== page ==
Only 8 teams on the base game is a big NOPE for me, especially when most of the ones I’m interested at are the excluded. Yeah, yeah, developing time, costs and all that jazz, but I will not fall again on buying the game multiple times to have all what I want, nor buying 5145 DLCs.

    Fool me once…

    • Ejmir says:

      +1
      The UI is also worse than in BB1, and there are some specific actions who are very hard to perform because of it… including pass, because there is now no difference shown between long and short pass.
      Everything is more beautiful, with less texts, but less practical.

  3. raiders says:

    I wish I could play, mates. Unfortunately, I pre-ordered from GreenManGaming and can’t get my bloody key. I don’t mind they added the percentages since I roll for luck regardless, LOL. But I have heard others complain about the cut-scenes being too long and too often and it makes the game drag on too long. I’ll be looking forward to checking that out for myself. And I’ll be getting the Lizardmen on release day too. I picked the Wood Elves for my bonus race.

    • Hmm-Hmm. says:

      The beta is out and certain people have access to additional content (reviewers, Youtubers) so have a look on Youtube or Twitch. Also, the animations can be turned off.

  4. Warduke says:

    It’s also not encouraging that there are several long-standing and well known bugs in the original that never got fixed. Doesn’t give me a lot of hope for the future of this one..

    • wyrm4701 says:

      That’s the deciding factor for my avoidance of BB2. Rewarding that along with the predatory pricing and terrible AI is a very bad idea for fans of games and Blood Bowl.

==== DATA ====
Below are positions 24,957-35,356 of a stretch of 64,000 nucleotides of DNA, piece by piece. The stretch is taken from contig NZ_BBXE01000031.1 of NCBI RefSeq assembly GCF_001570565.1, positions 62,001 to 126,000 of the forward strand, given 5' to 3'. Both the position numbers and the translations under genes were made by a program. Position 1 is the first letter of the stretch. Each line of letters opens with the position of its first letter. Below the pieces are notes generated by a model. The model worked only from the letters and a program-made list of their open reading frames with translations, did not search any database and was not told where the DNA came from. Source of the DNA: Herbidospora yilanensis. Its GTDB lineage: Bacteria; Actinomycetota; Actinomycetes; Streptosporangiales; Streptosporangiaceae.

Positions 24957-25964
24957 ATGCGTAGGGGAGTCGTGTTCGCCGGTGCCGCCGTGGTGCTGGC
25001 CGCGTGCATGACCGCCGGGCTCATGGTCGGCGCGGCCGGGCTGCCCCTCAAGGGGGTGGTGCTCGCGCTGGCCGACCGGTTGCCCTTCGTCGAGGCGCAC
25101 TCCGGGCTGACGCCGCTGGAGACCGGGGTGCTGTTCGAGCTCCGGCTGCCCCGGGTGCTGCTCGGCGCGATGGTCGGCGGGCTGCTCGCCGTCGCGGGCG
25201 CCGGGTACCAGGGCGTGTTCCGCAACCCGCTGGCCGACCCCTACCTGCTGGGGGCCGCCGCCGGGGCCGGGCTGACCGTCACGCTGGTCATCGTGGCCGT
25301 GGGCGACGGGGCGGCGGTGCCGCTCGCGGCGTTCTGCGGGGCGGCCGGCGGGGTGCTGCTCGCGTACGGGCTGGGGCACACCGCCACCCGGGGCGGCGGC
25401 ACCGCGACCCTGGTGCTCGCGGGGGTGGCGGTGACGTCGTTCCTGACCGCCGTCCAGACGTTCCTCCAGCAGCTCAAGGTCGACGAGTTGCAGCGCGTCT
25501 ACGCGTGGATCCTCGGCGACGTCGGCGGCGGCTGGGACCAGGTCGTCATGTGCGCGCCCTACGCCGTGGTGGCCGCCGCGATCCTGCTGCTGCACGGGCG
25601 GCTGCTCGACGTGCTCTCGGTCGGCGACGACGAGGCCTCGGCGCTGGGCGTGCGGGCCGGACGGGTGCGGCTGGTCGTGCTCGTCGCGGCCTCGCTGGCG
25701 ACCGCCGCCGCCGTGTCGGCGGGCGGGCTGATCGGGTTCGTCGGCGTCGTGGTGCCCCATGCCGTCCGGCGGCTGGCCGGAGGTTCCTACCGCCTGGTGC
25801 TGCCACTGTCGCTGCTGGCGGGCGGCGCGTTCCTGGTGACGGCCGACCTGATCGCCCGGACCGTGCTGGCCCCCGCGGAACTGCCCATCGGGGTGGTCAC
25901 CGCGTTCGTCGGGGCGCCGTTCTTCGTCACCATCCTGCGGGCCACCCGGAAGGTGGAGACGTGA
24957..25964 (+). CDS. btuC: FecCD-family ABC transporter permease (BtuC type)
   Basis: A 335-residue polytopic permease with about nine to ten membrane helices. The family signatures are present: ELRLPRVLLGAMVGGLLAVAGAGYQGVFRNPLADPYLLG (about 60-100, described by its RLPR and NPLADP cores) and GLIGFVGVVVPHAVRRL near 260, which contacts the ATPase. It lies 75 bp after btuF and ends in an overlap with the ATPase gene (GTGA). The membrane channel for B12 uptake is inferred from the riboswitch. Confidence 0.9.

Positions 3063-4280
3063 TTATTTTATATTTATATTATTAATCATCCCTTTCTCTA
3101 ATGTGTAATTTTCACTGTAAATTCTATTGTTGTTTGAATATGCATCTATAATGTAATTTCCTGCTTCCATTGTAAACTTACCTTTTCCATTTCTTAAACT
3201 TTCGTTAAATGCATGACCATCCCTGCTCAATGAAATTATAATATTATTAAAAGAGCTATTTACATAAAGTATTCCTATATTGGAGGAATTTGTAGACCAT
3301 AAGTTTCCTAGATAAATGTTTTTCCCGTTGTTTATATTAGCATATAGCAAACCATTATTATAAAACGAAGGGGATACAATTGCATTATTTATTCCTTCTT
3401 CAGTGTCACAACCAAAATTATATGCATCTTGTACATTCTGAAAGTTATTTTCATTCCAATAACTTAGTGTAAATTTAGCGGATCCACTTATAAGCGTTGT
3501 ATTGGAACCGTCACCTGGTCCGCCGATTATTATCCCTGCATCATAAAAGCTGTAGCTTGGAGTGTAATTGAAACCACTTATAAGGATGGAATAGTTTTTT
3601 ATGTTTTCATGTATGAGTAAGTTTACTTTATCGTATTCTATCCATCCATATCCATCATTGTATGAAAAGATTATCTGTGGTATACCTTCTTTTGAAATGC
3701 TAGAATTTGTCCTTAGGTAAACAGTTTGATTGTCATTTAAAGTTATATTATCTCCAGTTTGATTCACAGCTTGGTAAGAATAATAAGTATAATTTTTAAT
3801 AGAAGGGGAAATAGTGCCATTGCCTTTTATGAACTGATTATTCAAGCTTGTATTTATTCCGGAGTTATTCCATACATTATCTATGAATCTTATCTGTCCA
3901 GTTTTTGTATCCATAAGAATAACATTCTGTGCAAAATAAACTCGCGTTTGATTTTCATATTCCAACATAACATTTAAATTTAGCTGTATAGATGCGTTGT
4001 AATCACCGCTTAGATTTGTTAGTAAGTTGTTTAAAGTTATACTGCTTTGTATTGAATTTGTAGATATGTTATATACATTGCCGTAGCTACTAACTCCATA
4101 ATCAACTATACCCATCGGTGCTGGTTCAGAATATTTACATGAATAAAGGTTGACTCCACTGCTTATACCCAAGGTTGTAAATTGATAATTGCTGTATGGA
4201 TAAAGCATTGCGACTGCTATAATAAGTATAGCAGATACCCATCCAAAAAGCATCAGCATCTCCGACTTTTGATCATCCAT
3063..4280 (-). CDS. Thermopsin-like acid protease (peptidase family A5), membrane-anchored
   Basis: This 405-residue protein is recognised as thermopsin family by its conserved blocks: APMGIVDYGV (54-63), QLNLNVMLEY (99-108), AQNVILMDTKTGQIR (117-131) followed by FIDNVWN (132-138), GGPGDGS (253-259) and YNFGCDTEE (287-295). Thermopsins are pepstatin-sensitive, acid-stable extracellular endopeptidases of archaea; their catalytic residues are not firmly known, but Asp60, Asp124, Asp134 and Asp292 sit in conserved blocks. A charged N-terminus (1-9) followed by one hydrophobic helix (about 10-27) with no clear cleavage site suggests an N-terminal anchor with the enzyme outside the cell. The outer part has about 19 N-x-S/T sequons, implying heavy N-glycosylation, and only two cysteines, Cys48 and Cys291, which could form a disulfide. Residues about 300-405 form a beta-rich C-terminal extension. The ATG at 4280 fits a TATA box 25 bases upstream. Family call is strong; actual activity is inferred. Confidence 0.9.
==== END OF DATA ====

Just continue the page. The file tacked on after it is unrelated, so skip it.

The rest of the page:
• Ejmir says:

        It seems that they have been working on the AI, which now should adapt its play depending on the team, the player team and how you play.
        So now the AI will try to make a touchdown on the last turn, and it won’t always make cages with wood elves, passes with dwarves and dodge with khemri (wait… there is no khemri).

  5. mcnostril says:

    Dunno, been watching people playing this, and the interface seems full of steps backwards.
    No grid and no player/position names are kind of baffling.
    The way cinematics are either on or off is a also a little strange, considering they had a good system before; on for injuries was pretty good, you’d see the cinematic and immediately start stressing over the injury roll, so it’s a little weird that it’s gone back to a binary on off thing (especially since they are rather long and slo-mo when they’re all on).

  6. Freud says:

    My problem with this game is that Blood Bowl already had the full rules and a lot more races. I don’t really need this game and certainly not until they’re done adding races and release a full edition.

    • Everblue says:

      It’s far worse than the current edition of Blood Bowl, to the extent that none of the three large leagues I am in are likely to switch (that’s about 600 players total).

      Aside from the lack of teams, there’s no online lobby so you can’t easily arrange games versus friends (this is apparently a concession to consoles), it’s hard to see what skills players have, setting up and running leagues is extremely difficult and counter intuitive.